Allegations that the Santa Ana Unified School District falsified documents to retain state funding for small classes mushroomed Monday, with teachers from more than half a dozen elementary schools saying they were asked to sign inaccurate rosters to make their classes appear smaller.
Meanwhile, documents emerged showing that district officials, including Supt. Jane Russo, had been aware of teachers' concerns about the rosters for more than a month and that the teachers union was offered a series of inaccurate legal justifications for the policy that created phantom classes.
The cash-strapped district could face a large financial hit if it fails to submit documentation to state officials by May 4 showing that kindergarten through third-grade classrooms maintained an average 20:1 student-teacher ratio for the school year. The state already had given the district $16 million based on that assumption.
The controversy became public last week after a Times article detailed the district's attempt to meet the 20-students-per-teacher cap by creating separate class rosters and apparently misusing substitute teachers to make it appear that class sizes were reduced.
The problem arose in part because class sizes didn't shrink as expected.
Eight teachers at Washington Elementary School acted as whistle-blowers, stepping forward after they were asked to sign attendance rosters that omitted several of their students.
Documents revealed that school officials created a second-grade roster of students for a class that didn't exist. The phantom classroom appeared to reduce the number of second-graders in existing classrooms -- allowing the average class size to fall below 20.5 and giving the district an additional $1,024 per student per year.
A substitute teacher was assigned to the nonexistent class, but several teachers at the school said she spent only a few hours over the last month in their classrooms instructing students on her roster.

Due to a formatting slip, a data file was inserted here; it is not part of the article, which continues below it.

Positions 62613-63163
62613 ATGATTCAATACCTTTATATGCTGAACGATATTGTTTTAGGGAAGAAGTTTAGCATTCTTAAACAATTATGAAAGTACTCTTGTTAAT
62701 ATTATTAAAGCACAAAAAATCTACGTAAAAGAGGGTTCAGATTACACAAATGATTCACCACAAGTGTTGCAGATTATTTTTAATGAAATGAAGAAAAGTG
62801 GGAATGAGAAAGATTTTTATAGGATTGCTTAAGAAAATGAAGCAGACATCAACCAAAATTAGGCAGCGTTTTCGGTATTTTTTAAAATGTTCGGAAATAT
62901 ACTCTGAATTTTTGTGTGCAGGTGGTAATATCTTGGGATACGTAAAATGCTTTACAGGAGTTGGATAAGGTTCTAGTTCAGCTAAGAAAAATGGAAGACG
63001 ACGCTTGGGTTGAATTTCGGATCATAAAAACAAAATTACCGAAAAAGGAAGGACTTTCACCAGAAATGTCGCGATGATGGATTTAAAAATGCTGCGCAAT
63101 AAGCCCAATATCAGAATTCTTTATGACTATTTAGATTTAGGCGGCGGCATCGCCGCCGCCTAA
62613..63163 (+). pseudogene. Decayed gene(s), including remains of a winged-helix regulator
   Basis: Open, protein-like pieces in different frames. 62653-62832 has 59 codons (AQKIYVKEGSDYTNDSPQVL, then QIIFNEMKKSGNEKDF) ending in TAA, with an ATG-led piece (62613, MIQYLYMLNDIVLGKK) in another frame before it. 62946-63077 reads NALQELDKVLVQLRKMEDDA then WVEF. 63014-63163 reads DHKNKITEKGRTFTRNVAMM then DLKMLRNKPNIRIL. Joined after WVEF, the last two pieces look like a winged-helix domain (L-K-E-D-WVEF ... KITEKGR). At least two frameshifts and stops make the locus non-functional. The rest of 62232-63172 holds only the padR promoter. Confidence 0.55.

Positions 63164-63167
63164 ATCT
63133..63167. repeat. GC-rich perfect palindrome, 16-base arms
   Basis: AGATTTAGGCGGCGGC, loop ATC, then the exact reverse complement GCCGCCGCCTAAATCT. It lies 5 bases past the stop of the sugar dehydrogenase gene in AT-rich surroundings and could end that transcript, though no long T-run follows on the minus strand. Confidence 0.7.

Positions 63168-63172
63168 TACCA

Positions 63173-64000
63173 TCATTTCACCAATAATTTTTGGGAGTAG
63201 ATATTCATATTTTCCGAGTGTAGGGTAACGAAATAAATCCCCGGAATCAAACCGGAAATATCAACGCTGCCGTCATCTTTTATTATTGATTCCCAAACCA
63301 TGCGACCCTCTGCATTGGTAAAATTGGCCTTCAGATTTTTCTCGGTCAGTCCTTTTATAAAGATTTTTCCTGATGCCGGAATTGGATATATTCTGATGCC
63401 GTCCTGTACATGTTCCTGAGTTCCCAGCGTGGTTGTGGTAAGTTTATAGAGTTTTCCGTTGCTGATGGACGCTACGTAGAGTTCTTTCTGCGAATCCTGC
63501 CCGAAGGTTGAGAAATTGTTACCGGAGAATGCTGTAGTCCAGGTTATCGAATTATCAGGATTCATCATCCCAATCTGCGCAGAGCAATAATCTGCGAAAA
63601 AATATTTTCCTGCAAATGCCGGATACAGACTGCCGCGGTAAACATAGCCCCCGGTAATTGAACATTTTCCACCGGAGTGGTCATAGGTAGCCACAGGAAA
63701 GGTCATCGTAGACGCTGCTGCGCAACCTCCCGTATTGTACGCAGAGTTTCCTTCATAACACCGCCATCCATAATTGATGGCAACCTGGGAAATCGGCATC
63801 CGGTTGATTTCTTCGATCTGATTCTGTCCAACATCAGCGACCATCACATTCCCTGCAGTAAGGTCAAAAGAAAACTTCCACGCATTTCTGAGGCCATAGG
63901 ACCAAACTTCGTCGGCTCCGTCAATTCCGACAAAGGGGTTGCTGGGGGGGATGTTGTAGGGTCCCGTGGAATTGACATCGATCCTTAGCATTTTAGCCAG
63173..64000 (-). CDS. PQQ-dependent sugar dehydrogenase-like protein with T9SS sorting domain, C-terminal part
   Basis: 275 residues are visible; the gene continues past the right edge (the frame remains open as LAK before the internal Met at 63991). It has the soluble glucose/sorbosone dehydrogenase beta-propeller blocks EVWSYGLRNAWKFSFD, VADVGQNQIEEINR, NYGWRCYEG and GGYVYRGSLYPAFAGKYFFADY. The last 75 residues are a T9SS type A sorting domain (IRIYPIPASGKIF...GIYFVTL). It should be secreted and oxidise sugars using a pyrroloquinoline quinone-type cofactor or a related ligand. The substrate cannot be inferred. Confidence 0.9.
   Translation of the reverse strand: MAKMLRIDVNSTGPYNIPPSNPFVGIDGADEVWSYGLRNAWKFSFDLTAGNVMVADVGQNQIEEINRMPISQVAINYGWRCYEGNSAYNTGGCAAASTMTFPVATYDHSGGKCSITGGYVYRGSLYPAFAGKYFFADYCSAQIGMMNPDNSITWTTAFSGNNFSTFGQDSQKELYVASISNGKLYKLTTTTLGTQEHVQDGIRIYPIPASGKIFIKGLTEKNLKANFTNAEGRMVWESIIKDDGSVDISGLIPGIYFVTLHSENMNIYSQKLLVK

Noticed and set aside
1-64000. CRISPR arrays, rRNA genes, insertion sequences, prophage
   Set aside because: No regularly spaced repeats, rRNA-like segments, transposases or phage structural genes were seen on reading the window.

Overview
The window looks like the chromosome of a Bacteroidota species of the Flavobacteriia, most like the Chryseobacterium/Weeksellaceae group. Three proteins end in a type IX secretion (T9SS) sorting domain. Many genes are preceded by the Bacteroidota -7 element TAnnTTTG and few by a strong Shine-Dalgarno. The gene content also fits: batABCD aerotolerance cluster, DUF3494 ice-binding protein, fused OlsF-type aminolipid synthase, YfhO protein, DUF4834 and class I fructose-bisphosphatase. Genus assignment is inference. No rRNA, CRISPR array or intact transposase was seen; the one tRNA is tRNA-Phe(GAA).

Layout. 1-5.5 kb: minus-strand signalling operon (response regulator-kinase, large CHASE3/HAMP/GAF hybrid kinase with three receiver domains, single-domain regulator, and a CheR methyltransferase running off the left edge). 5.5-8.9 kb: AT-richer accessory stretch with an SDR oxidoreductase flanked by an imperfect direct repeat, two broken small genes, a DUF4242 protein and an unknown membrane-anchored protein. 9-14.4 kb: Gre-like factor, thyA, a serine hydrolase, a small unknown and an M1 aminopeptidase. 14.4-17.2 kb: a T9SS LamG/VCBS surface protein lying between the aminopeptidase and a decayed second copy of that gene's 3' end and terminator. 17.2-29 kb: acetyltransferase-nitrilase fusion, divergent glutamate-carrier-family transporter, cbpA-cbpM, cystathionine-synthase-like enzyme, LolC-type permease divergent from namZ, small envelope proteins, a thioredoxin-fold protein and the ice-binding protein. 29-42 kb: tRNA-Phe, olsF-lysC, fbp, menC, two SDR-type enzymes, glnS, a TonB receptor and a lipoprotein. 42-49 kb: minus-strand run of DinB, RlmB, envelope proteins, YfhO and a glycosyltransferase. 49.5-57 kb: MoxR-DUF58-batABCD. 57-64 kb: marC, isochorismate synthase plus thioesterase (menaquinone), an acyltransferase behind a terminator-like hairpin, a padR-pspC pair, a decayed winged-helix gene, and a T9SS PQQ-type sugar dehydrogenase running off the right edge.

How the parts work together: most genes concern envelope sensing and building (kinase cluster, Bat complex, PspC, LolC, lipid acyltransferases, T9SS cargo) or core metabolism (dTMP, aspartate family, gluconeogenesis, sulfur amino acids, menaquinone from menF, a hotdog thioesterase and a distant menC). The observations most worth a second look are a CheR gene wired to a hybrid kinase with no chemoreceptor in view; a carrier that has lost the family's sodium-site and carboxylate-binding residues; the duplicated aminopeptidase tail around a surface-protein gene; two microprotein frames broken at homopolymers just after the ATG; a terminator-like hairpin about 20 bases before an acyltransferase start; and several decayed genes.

District officials said last week that the problems were inadvertent and caused by a shortage of substitute teachers, who were supposed to "team teach" with full-time teachers.
Since the initial story was published, teachers from seven other Santa Ana elementary schools have come forward to union officials or The Times with similar complaints.
At Sepulveda Elementary, second-grade teacher Jeffrey Goldberg has 21 students. They all were on his class attendance roster until about a month ago.
"Five kids were taken off my roll. But they are still in my class," said Goldberg, who is the second vice president of the Santa Ana Educators Assn. He has refused to sign the altered rosters. "I just did their report cards, their parent conferences. That's what so many of us are upset about -- it doesn't make sense."
He said six of his students are pulled out of his class for no more than one hour per day to meet with a substitute teacher.
"Pulling someone out for an hour -- that's not going to work," said Lynn Piccoli, who runs the class-size reduction program for the California Department of Education.
At Remington Elementary, third-grade teacher Shenandoah Lynd has 21 students. In February, he was asked to choose one student whose name would be moved to a second-grade classroom roster but who would be left in his classroom.
He refused, writing to his principal on Feb. 16: "... I do NOT agree to put one of my students into second grade 'on paper' because it is a lie.... [L]eave my attendance so that it reflects the reality of my classroom."
The principal did not alter Lynd's rosters or the rosters of other teachers who complained.
Teachers from Taft, Martin, Wilson, Franklin and Walker elementary schools had similar concerns about the altered rosters and apparent misuse of substitute teachers.
Interviews and documents also reveal that district administrators had been aware of the teachers' concerns since at least Feb. 21.
At a February meeting with Russo and Juan M. Lopez, assistant superintendent of human resources, union officials raised concerns about the altered rosters and the use of substitute teachers and were told that the actions were permissible under the California Education Code, said Jennifer Isensee, who handles grievances for the union.
Isensee e-mailed Lopez two days later, asking him for the relevant section of the code, documents show. Days later, according to Isensee, Lopez said the actions were permissible under a directive issued by the Los Angeles County Department of Education. Again, Isensee asked to see the directive and did not receive a reply, she said.
Around the same time, Christine Anderson, the district's executive director of human resources, told Isensee that the moves were permitted under a formula that allowed the district to receive $512 per child for students who spend half a school day in a classroom with 20 or fewer students, Isensee said. One of the ways to accomplish this was to have a substitute help out for half the day.